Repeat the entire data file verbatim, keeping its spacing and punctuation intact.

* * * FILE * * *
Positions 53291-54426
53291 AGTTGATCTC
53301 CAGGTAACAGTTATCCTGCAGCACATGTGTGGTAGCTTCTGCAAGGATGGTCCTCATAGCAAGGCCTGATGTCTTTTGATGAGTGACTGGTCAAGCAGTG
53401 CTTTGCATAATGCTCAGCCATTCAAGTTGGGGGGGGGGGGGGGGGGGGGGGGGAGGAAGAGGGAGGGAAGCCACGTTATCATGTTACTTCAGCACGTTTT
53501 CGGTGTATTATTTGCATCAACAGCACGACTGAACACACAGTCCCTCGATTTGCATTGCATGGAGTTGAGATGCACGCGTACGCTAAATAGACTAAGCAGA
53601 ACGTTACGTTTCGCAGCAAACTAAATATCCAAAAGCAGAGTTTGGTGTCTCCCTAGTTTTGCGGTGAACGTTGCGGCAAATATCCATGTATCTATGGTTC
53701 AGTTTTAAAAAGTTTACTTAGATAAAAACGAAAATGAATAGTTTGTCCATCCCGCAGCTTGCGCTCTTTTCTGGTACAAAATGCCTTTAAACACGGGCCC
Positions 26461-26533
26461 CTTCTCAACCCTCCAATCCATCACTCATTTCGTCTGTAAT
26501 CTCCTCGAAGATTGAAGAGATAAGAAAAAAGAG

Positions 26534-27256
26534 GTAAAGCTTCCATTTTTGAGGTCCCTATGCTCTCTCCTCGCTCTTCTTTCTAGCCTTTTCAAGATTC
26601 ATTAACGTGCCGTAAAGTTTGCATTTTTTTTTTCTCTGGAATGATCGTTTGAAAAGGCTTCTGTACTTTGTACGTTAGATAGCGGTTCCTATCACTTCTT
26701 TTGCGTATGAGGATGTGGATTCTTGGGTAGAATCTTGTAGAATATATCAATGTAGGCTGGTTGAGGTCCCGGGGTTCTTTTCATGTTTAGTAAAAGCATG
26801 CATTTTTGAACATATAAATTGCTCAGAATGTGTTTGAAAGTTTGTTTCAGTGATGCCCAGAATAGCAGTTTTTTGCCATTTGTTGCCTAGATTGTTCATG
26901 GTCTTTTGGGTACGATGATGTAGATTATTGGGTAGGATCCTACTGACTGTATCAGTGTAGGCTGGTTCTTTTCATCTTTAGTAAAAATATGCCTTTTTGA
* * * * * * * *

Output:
Positions 53291-54426
53291 AGTTGATCTC
53301 CAGGTAACAGTTATCCTGCAGCACATGTGTGGTAGCTTCTGCAAGGATGGTCCTCATAGCAAGGCCTGATGTCTTTTGATGAGTGACTGGTCAAGCAGTG
53401 CTTTGCATAATGCTCAGCCATTCAAGTTGGGGGGGGGGGGGGGGGGGGGGGGGAGGAAGAGGGAGGGAAGCCACGTTATCATGTTACTTCAGCACGTTTT
53501 CGGTGTATTATTTGCATCAACAGCACGACTGAACACACAGTCCCTCGATTTGCATTGCATGGAGTTGAGATGCACGCGTACGCTAAATAGACTAAGCAGA
53601 ACGTTACGTTTCGCAGCAAACTAAATATCCAAAAGCAGAGTTTGGTGTCTCCCTAGTTTTGCGGTGAACGTTGCGGCAAATATCCATGTATCTATGGTTC
53701 AGTTTTAAAAAGTTTACTTAGATAAAAACGAAAATGAATAGTTTGTCCATCCCGCAGCTTGCGCTCTTTTCTGGTACAAAATGCCTTTAAACACGGGCCC
Positions 26461-26533
26461 CTTCTCAACCCTCCAATCCATCACTCATTTCGTCTGTAAT
26501 CTCCTCGAAGATTGAAGAGATAAGAAAAAAGAG

Positions 26534-27256
26534 GTAAAGCTTCCATTTTTGAGGTCCCTATGCTCTCTCCTCGCTCTTCTTTCTAGCCTTTTCAAGATTC
26601 ATTAACGTGCCGTAAAGTTTGCATTTTTTTTTTCTCTGGAATGATCGTTTGAAAAGGCTTCTGTACTTTGTACGTTAGATAGCGGTTCCTATCACTTCTT
26701 TTGCGTATGAGGATGTGGATTCTTGGGTAGAATCTTGTAGAATATATCAATGTAGGCTGGTTGAGGTCCCGGGGTTCTTTTCATGTTTAGTAAAAGCATG
26801 CATTTTTGAACATATAAATTGCTCAGAATGTGTTTGAAAGTTTGTTTCAGTGATGCCCAGAATAGCAGTTTTTTGCCATTTGTTGCCTAGATTGTTCATG
26901 GTCTTTTGGGTACGATGATGTAGATTATTGGGTAGGATCCTACTGACTGTATCAGTGTAGGCTGGTTCTTTTCATCTTTAGTAAAAATATGCCTTTTTGA